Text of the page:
Once you cover the cotton gin and move on to interchangeable parts, there’s more fun stuff to do. After explaining interchangeable parts and their importance, may sure you show them that they are surrounded by hundreds of examples of them. You can use your board markers as a handy example. If you lose the top to one, you can replace it with another.
Have your students go on a scavenger hunt around the room for examples of interchangeable parts. You can divide them into groups and have them race. Whoever gets done first is the winner and gets candy or extra points on a quiz. I would make them find about 30 different examples within the classroom. Or, you could also set a timer and see which group can come up with the most examples of items with interchangeable parts in the time allotted. Pretty much anything with a screw has interchangeable parts. In fact, a screw is an interchangeable part! Students are probably wearing examples of items with interchangeable parts as well: watches, zippers, buttons, earrings, etc.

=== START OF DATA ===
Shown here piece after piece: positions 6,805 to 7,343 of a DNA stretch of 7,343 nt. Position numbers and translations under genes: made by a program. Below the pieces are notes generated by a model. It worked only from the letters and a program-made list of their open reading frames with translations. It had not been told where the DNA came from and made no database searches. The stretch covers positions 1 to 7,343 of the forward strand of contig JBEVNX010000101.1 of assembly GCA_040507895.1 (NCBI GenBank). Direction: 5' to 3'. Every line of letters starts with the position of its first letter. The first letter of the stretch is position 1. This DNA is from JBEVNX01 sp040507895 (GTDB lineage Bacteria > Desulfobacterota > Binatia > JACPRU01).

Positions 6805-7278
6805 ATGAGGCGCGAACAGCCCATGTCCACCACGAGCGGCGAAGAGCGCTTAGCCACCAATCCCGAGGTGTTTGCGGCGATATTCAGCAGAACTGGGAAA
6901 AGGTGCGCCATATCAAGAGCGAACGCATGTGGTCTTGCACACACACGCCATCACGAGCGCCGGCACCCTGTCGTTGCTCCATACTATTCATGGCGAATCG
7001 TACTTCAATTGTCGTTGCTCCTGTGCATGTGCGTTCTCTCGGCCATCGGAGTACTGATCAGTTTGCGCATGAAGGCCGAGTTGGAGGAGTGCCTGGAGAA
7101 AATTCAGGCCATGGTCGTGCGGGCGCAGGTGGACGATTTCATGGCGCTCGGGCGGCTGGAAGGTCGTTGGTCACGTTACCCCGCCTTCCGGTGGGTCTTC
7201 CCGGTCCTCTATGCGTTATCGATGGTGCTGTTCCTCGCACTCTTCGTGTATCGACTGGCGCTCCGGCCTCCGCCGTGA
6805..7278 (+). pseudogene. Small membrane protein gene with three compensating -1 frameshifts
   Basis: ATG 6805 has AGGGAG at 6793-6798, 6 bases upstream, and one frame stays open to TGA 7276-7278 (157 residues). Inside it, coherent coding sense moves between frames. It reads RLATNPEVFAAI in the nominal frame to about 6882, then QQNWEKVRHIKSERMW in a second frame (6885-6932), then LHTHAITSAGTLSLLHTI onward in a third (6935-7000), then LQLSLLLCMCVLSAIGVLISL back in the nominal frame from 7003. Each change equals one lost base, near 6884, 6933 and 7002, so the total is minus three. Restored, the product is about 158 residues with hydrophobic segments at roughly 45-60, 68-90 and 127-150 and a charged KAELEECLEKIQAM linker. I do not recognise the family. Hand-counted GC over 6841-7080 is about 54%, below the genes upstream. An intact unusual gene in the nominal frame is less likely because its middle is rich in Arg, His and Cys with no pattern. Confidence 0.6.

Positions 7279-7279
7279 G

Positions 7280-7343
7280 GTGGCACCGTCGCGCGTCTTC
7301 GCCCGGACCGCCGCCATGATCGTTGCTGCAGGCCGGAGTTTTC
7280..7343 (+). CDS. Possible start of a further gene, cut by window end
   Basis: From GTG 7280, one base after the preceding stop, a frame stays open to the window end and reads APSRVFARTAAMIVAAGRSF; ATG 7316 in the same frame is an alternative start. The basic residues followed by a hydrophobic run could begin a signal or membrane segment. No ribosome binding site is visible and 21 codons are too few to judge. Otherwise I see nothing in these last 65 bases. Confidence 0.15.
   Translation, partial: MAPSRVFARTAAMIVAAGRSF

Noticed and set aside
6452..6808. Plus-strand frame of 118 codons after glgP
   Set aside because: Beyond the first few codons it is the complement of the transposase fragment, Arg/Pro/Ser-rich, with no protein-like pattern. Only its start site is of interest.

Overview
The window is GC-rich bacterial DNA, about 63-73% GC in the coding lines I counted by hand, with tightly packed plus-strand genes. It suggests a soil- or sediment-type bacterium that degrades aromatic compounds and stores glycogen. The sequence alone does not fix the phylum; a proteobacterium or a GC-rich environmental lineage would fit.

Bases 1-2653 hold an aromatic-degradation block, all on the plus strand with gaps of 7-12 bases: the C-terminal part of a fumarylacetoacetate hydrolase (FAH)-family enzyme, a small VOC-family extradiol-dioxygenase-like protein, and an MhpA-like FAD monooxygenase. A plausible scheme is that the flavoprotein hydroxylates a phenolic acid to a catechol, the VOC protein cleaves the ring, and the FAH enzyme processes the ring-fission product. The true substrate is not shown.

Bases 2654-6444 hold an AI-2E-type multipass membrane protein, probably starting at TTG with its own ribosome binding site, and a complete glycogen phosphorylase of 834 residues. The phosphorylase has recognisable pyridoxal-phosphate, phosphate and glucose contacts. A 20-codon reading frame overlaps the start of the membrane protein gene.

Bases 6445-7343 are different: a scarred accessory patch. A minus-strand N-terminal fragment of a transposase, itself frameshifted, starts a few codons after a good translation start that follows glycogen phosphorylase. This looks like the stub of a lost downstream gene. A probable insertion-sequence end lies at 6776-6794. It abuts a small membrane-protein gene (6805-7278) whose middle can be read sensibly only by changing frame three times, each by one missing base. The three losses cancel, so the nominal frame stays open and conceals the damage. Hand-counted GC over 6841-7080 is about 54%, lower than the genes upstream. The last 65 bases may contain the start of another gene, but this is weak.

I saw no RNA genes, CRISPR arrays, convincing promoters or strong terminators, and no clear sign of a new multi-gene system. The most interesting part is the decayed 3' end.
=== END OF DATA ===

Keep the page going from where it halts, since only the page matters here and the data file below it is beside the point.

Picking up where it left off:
A word of warning, apparently there is a theory out there called the Mandela effect, where a group of people collectively remembers something wrong. There’s a bunch of articles devoted to this. Well, some crazy people claim that Eli Whitney was black and that he invented the cotton gin to reduce the work of slaves. It’s a crazy Internet theory with no reliable evidence, but there’s always that ONE kid in class who’s read stuff like that and brings it up. Haha! The point is, the cotton gin changed the course of American history, regardless of the physical characteristics of the inventor!